Starring: Anjan Dutta, Ritwik Chakraborty, Swastika Mukherjee, Vikram Chakraborty, Parno Mitra.
Dir by Pratim D. Gupta.
Pratim D. Gupta’s Saheb, Bibi, Golam, like the earlier two movies of the same name (Bimal Roy’s Bengali and Hindi versions) explores the web of unconventional relationships that lurk just beneath the surface of polite society. But the comparison much stops right there, with the director of the current film turning it into a spoof—if not a laugh riot—of everything from modern marriages to the police-politician nexus.
A contract killer with a heart—he refuses to eliminate women and children—finds himself in a tight spot when a powerful politician demands that he kill a girl fighting for life in an ICU after being raped by his son. “Before she regains consciousness and identifies him, finish her off,” he pleads. Only, the parents of the girl too get in touch with him, urging him to take up their case. “He will go scot free unless you get rid of him. The police will do nothing. He is the son of a powerful politician.”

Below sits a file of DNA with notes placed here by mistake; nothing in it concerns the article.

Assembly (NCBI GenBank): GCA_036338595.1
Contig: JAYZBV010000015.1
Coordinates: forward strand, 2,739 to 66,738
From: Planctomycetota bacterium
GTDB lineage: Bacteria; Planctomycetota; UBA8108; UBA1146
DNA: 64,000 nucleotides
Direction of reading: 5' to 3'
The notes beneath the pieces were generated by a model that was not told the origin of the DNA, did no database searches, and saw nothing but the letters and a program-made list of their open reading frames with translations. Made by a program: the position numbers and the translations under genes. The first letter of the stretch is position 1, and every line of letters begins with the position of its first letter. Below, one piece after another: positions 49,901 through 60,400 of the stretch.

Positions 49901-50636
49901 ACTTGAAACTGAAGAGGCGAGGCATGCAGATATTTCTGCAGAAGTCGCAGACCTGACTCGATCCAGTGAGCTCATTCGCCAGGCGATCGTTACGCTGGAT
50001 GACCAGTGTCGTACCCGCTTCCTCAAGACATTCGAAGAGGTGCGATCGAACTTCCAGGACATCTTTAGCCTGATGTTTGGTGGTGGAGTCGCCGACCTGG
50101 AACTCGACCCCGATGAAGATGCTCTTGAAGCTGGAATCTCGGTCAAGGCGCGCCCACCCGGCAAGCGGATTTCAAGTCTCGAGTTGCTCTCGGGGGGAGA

Gupta takes this rather serious narrative, hinged on society’s abysmally inadequate responses to crime, and turns it into a comical delineation of social follies, mainly through a technique of heightened reality.
Everything that happens is ostensibly real. A murder in the washroom of a nightclub. A search for gratification outside marriage by a dissatisfied homemaker. A precarious dream building up in the heart of a poor taxi driver, only to be brutally shattered. But each situation is explored through an illusory light. An unreal calm descends on the disturbed mind of the church-going, cello-playing contract killer, for instance. Or there appears in the horizon of an impossibly dull life—in which groups of mothers sit around outside their children’s schools—a flashy housewives’ club. Gupta weaves an entertaining tale, infusing it with detailing that is sometimes real, at other times magic-real.
Performances, like candies sprinkled on a kitschy cake, are delectable. Anjan, Parno, Ritwik, Sohag, Swastika and Vikram are outstanding. The cinematography is not spectacular, nor is the sound, but then Anirban Sengupta is consciously unobtrusive here, compared to his award-winning craft in Shobdo (in which sound itself was a character).
Unlike the Saheb, Bibi, Golam of Bimal Roy, Gupta’s film does not stir up the depths of unfathomable psyches. No empathy or sympathy is evoked. Curiosity forms, but quickly evaporates. What lingers is distaste. For a decadent, decaying world.